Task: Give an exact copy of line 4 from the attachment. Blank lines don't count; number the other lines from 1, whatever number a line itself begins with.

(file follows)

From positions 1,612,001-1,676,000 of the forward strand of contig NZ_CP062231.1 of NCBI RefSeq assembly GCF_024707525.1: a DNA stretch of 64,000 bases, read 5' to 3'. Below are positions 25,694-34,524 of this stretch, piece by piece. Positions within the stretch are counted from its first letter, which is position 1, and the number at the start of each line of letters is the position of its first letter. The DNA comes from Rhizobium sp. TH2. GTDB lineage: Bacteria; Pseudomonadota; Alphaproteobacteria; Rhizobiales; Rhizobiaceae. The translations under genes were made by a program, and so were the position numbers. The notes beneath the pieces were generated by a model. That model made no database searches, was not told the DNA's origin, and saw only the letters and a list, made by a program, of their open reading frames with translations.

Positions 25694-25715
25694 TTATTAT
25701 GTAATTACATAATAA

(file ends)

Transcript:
25701 GTAATTACATAATAA